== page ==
FAR 91.3 defines the responsibility and authority of the pilot in command as: "The pilot in command of an aircraft is directly responsible for, and is the final authority as to, the operation of that aircraft." That is quite clear to me. Yet, every year many planes break up after flying into thunderstorms, or run out of fuel a few miles from the runway because the pilot made several poor decisions in a row. In this article, I want to primarily focus on the pilot-controller relationship. It has many times stupefied me how pilots allow air traffic controllers to 'get into their cockpits.' In any airplane, this is a very dangerous situation, but especially in a jet. Jets burn several times as much fuel down low as they do up high. It is such that blindly accepting unfavorable ATC instruction; a jet pilot can run out of fuel short of the runway, or in the more common scenario, burn through precious reserve fuel and land on fumes.
What steps can you take to avoid finding yourself in these dangerous situations?
Remember that YOU are the PIC. Act like it. The only thing the controller knows about you is how you sound on the radio. Sound confident and BE confident. If you come across like an unsure little schoolgirl on the radio, ATC will treat you like one. Anticipate radio calls, so you start climbing or turning as the controller is calling you. Show them immediate action. It really seems that I get more leeway than other pilots I have spoken with. Why? Because I tell ATC exactly what I want, and then execute it. I am assertive and specific with my needs. Flying often does help, because ATC facilities start to remember your call-sign and they know what you and your aircraft are capable of. Houston TRACON knows that if they ask me to keep 200 knots to 5 DME, I can handle it. They know that whatever they ask of me, I will get it done. This gets me preferential treatment over traffic that the controllers are unfamiliar with. However, even when I fly into unfamiliar airspace in other cities and countries around the world, I find myself in an idle descent from FL410 while other jets are burning 5 times the fuel at 8,000ft still 100 miles from their destination. Why? Because I look at dealing with ATC as a constant negotiation.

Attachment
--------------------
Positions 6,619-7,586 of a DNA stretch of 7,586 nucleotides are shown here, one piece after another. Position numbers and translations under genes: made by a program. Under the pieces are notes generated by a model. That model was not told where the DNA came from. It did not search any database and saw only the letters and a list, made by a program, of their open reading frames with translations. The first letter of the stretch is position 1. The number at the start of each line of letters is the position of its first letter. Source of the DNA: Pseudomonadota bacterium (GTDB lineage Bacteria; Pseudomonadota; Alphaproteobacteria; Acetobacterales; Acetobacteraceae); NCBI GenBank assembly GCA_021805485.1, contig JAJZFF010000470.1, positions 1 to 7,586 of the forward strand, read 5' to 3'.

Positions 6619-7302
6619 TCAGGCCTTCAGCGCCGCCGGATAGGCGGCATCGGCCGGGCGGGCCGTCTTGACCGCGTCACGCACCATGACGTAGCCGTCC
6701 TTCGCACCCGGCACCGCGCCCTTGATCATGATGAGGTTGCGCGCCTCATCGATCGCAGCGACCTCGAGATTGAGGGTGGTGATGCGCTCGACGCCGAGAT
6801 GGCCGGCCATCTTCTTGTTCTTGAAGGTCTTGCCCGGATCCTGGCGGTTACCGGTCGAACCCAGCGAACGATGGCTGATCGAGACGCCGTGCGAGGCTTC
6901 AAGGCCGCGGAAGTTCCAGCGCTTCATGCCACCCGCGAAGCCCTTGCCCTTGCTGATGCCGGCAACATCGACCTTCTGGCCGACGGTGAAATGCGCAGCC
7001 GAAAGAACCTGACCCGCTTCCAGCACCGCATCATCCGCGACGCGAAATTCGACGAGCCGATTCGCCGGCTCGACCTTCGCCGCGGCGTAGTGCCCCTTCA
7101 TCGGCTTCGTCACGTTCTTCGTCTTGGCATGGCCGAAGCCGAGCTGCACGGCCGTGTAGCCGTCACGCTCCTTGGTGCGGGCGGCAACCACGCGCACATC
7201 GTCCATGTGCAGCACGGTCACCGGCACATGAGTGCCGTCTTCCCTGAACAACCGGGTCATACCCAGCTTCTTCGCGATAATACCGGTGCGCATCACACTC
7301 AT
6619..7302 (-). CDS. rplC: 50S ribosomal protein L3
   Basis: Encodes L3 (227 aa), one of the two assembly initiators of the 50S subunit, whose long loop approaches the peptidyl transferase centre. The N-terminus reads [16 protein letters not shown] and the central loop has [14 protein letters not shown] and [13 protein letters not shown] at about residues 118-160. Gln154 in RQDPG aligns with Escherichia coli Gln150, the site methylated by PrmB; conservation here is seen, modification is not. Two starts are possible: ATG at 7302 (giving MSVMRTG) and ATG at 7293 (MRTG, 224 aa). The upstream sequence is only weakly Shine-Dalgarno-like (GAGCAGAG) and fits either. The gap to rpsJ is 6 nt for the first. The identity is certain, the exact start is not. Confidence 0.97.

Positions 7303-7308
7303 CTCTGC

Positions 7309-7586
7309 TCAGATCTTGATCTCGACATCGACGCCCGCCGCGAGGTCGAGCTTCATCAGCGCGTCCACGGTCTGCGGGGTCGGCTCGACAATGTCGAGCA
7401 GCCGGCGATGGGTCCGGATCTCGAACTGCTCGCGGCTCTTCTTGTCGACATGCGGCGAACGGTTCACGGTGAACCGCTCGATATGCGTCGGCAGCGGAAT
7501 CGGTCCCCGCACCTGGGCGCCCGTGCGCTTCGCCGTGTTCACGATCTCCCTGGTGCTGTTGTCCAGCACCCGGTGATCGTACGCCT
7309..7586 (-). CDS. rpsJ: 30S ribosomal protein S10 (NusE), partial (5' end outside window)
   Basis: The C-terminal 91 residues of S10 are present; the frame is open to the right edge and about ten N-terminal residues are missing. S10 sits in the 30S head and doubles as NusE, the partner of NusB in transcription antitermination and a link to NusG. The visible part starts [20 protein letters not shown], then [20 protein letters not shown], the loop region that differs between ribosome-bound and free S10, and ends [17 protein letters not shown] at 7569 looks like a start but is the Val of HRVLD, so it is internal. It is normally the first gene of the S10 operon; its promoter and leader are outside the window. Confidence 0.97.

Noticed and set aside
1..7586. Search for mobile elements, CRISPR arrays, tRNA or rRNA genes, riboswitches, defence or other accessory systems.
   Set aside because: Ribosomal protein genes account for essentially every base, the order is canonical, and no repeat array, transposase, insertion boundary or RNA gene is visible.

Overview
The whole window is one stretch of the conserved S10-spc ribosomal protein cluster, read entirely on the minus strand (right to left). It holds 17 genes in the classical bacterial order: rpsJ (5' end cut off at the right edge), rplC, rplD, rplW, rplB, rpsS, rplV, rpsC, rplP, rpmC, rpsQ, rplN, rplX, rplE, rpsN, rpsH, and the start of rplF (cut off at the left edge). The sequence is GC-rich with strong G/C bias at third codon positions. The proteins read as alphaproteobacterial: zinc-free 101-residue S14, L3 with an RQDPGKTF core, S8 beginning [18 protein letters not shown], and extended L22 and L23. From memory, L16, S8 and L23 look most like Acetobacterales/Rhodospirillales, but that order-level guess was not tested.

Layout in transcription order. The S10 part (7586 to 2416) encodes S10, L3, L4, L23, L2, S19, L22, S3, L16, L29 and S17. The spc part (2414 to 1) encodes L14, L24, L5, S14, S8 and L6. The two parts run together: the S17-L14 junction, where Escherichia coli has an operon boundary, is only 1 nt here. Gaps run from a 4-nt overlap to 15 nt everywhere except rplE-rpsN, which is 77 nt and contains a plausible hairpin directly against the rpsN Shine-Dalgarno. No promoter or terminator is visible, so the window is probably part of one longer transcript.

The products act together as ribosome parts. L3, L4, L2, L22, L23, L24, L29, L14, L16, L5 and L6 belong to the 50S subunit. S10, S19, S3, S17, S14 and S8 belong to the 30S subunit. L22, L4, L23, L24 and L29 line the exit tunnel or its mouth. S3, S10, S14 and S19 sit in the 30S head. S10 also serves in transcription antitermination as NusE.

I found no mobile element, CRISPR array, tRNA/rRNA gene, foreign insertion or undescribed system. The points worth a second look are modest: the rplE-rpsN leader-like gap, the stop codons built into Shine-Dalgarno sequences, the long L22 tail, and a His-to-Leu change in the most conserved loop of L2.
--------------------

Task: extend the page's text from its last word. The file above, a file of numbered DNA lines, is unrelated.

The only reason the air traffic control system exists is to help pilots successfully and safely complete our flights while working other aircraft in the airspace. Do not be afraid to use the word 'unable.' I was recently flying back from the East Coast when I kindly asked for a deviation for weather. The controller simply replied with 'No deviations.' I told him that was unacceptable, and that I would be deviating 15 degrees to the right for the next 30 miles and that I appreciated him working that out for us. There was absolutely no way I was going to allow anyone else to fly my airplane into a dangerous situation. Yet, somehow every summer we see fatal crashes from exactly this happening. It is not only novice pilots who are the problem. Plenty of ATP's have been found guilty of the same blunders.
It is important to remember that controllers are on the ground because we are in the air, and not vice versa. It is rare to have an interchange with a controller that ends negatively, but if you do have a problem, remember that the radio is not the place to fight about it. If you have an issue with a particular controller or facility, politely ask for their supervisor's name and phone number. I have made a few calls to facilities to express my concerns, or in one particular case on a Wounded Warrior mission, my gratitude for a few particular controllers going above and beyond for me.
Remember, ATC doesn’t sit in the left seat.